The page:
Memphis Filmmakers Want More Eyes on the Juvenile Justice System

Pair gather stories from across the country to create a feature film.

Sarah Fleming and Joann Self-Selvidge filming for a story about juvenile defenders

When the U.S. Department of Justice released a stinging investigation of the Shelby County Juvenile Court in April of 2012, juvenile justice advocates around the nation took notice. The charges were damning — systematic violation of the due process rights of children and and failure to offer equal protection to African American children.

Independent filmmakers Joann Self Selvidge and Sarah Fleming took notice, too.  During the course of the last few years, the pair have met with children, family members and advocates involved with the juvenile justice system to record their stories. Self Selvidge and Fleming have also partnered with the National Juvenile Defenders Center and the Southern Poverty Law Center to broaden the scope of their work beyond Memphis.

“Through eliciting personal narratives, the filmmakers also hope to illustrate the school to prison pipeline, which criminalizes bad behavior at school and disproportionately affects black students, a group that is nearly 3.5 times more likely to be arrested at school than their white peers, according to the U.S. Department of Education.” – High Ground News

 

Read the full story of their journey to raise awareness about the juvenile justice system in the online publication, High Ground News: 

“Memphis Filmmakers Shine a Light on the Juvenile Justice System”

 

Watch this story about one of our own Assistant Shelby County Public Defender’s working in the Juvenile Defender Unit:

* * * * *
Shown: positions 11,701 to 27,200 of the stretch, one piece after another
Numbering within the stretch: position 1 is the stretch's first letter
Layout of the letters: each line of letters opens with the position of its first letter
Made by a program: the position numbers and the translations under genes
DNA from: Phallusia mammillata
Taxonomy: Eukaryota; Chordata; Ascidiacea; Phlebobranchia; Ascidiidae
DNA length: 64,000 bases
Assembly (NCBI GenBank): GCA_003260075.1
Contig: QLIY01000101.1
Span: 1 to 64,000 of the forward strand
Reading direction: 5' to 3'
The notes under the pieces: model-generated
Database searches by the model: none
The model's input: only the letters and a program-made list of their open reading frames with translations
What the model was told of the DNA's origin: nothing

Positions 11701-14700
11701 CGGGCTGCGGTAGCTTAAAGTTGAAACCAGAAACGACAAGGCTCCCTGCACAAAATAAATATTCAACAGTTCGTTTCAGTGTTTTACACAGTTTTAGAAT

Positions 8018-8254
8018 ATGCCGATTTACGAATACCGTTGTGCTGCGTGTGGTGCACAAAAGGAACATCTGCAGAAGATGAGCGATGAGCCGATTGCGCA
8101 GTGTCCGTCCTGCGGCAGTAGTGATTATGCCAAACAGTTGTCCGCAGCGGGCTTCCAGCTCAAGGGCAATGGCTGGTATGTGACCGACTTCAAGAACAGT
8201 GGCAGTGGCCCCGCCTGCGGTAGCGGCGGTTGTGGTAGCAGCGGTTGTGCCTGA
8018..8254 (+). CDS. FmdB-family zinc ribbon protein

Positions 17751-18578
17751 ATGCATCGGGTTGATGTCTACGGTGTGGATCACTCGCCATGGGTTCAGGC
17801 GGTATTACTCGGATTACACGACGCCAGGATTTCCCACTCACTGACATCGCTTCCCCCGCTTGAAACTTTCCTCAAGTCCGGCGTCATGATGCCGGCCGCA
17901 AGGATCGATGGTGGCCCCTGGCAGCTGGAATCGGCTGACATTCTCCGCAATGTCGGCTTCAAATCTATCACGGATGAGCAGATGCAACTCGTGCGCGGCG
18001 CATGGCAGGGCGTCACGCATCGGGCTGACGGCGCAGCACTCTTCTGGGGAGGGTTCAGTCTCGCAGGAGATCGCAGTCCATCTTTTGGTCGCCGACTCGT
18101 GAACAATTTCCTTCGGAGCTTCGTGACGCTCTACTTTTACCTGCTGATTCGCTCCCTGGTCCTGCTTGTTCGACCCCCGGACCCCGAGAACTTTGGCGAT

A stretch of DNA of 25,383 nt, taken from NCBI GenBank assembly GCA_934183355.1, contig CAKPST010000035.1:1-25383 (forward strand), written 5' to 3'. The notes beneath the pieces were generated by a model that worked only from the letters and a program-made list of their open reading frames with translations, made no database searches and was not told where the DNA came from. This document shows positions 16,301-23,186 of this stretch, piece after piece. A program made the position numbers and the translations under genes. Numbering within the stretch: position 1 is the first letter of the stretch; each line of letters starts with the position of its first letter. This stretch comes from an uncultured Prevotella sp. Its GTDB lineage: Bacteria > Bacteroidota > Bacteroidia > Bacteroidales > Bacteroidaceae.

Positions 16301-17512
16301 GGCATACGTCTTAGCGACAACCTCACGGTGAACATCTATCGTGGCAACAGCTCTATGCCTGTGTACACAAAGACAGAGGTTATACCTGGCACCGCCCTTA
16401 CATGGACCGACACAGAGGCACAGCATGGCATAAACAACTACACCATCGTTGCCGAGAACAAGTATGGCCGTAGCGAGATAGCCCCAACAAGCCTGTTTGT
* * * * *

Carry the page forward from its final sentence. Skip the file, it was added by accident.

Public Defenders Fight Injustices of Juvenile Justice System

Each day this week, defenders across the country honor Public Defense Week by looking at an issue that affects our clients. Today, it’s about our youngest clients.

In offices across the country, public defenders advocate for children in contact with the juvenile justice system. But too often, children go without adequate representation or any representation.
 
In re Gault, 387 U.S. 1 (1967), was a landmark U.S. Supreme Court decision that ensured the right to a lawyer for children accused of crimes in juvenile court. The ruling also provided other due process rights, including the right to be notified of the charges, the right to cross-examine witnesses, and the right to not have to make a statement against oneself. Nearly 50 years ago with Gault, the U.S. Supreme Court made clear that children need representation throughout the entirety of their cases. But today, few children receive meaningful access to a qualified juvenile defense attorney when in juvenile court.
 
Nationally, many juveniles accused of crimes never see a lawyer or receive ineffective legal advice. If they do get an attorney, it is usually the least experienced or the most burned out. Only 42 percent of youth in custody reported having a lawyer.
 
In Memphis, children accused of crimes are increasingly gaining access to quality defense through the Law Offices of the Shelby County Public Defender. Lawyers in our Juvenile Defense Unit are trained in the highly-specialized area of juvenile defense. Social workers, investigators and legal support staff work on teams with lawyers to deliver children and their families a defense guided by the expressed interest of the child, plus guidance and support through the entire legal process.
 
Our Juvenile Defense Unit was created in 2013, after the Department of Justice Civil Rights Division released a stinging report from a five year investigation that found the Shelby County Juvenile Court was systematically violating the due process rights of children and failing to provide equal protection for black children in the system.
 
The development of a Juvenile Defense Unit was a critical part of the Memorandum of Understanding the DOJ entered into with Shelby County and Juvenile Court in 2013. The Court is still working toward complete compliance and its progress or lack of is tracked by two DOJ monitors.
 
Juvenile justice advocates across the country are watching the development of this agreement, as it marks the first time the DOJ has moved against a juvenile court system.